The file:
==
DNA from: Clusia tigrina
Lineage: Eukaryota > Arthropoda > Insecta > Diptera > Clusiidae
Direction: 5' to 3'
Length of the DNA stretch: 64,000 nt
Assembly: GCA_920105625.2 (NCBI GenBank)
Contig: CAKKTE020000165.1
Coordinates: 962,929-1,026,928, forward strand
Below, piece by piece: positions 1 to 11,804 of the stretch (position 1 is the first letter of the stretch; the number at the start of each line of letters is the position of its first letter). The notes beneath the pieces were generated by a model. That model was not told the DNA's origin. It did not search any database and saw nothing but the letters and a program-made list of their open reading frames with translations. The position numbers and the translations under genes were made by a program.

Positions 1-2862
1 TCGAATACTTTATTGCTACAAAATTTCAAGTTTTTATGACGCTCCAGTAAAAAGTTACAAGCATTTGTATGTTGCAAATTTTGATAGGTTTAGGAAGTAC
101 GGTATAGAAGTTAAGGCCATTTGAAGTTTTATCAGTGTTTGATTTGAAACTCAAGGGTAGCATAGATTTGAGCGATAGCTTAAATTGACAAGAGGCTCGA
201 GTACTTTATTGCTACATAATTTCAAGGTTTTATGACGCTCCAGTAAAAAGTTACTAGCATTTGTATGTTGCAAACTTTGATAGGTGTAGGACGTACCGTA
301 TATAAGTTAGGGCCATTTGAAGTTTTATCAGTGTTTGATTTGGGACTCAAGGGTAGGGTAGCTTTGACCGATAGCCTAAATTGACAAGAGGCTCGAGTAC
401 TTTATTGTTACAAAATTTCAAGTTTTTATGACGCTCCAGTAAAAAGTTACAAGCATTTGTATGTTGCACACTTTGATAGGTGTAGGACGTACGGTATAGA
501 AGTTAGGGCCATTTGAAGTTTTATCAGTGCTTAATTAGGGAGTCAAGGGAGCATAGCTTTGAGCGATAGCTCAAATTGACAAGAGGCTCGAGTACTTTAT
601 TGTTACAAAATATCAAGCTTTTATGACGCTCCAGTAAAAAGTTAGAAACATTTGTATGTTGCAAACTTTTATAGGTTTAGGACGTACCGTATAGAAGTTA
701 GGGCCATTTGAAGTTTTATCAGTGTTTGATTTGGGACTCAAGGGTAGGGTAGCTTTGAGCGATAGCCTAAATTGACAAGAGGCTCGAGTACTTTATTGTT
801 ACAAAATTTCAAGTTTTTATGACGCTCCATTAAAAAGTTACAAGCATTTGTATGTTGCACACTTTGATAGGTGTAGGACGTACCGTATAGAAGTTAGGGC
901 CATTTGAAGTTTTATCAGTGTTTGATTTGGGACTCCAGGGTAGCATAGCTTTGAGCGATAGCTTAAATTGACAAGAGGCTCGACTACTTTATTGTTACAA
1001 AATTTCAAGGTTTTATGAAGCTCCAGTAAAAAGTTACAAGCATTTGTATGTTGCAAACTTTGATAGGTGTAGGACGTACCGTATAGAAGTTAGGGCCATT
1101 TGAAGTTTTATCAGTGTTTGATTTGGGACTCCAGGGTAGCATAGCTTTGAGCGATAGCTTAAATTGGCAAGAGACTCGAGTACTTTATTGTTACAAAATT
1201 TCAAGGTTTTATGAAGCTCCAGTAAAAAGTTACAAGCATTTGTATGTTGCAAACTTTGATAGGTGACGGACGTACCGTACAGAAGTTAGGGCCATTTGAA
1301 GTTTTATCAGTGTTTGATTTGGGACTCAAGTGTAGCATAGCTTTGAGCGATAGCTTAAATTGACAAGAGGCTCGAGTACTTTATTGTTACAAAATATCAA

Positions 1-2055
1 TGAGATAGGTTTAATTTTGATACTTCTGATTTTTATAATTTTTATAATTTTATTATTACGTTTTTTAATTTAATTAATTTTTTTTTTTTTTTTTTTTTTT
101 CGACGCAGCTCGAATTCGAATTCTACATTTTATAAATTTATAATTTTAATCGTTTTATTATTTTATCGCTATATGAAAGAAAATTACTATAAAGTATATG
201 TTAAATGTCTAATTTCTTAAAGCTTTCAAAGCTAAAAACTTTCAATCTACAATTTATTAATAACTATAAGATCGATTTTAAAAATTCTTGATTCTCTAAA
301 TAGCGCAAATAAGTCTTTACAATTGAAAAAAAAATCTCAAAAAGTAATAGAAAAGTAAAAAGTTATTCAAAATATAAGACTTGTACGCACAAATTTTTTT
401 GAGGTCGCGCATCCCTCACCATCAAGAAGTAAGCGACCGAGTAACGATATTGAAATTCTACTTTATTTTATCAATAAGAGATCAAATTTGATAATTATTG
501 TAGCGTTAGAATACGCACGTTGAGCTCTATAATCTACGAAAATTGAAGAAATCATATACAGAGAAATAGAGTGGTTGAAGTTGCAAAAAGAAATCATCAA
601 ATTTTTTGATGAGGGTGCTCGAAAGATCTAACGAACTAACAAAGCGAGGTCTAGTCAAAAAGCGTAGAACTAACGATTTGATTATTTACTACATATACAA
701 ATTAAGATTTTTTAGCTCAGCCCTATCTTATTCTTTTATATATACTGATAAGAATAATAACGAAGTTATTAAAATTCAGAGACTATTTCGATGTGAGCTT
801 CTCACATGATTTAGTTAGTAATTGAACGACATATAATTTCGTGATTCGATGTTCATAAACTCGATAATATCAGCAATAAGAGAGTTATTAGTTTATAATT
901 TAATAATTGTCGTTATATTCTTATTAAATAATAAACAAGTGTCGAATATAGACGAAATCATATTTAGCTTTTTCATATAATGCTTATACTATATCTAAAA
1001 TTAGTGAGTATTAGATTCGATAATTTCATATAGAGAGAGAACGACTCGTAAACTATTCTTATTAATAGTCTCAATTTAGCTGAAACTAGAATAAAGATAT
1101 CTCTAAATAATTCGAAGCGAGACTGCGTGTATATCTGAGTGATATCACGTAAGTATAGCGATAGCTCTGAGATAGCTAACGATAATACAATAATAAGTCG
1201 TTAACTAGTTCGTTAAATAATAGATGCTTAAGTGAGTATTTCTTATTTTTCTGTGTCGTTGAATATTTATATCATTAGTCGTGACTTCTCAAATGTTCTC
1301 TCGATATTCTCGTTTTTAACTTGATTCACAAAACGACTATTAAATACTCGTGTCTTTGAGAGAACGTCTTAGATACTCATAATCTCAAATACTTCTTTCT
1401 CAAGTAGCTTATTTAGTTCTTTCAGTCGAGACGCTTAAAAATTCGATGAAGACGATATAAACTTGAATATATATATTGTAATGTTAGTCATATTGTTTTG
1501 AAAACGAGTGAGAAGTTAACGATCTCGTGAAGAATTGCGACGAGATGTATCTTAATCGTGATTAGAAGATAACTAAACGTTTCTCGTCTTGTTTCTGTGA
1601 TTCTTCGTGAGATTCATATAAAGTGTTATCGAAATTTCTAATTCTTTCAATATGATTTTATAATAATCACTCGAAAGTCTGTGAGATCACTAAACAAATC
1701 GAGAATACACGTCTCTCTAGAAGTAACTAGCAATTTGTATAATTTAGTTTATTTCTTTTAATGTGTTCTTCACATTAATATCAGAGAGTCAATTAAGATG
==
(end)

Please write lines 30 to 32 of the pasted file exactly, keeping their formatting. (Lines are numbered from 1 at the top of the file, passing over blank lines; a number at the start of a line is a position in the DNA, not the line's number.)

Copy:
501 TAGCGTTAGAATACGCACGTTGAGCTCTATAATCTACGAAAATTGAAGAAATCATATACAGAGAAATAGAGTGGTTGAAGTTGCAAAAAGAAATCATCAA
601 ATTTTTTGATGAGGGTGCTCGAAAGATCTAACGAACTAACAAAGCGAGGTCTAGTCAAAAAGCGTAGAACTAACGATTTGATTATTTACTACATATACAA
701 ATTAAGATTTTTTAGCTCAGCCCTATCTTATTCTTTTATATATACTGATAAGAATAATAACGAAGTTATTAAAATTCAGAGACTATTTCGATGTGAGCTT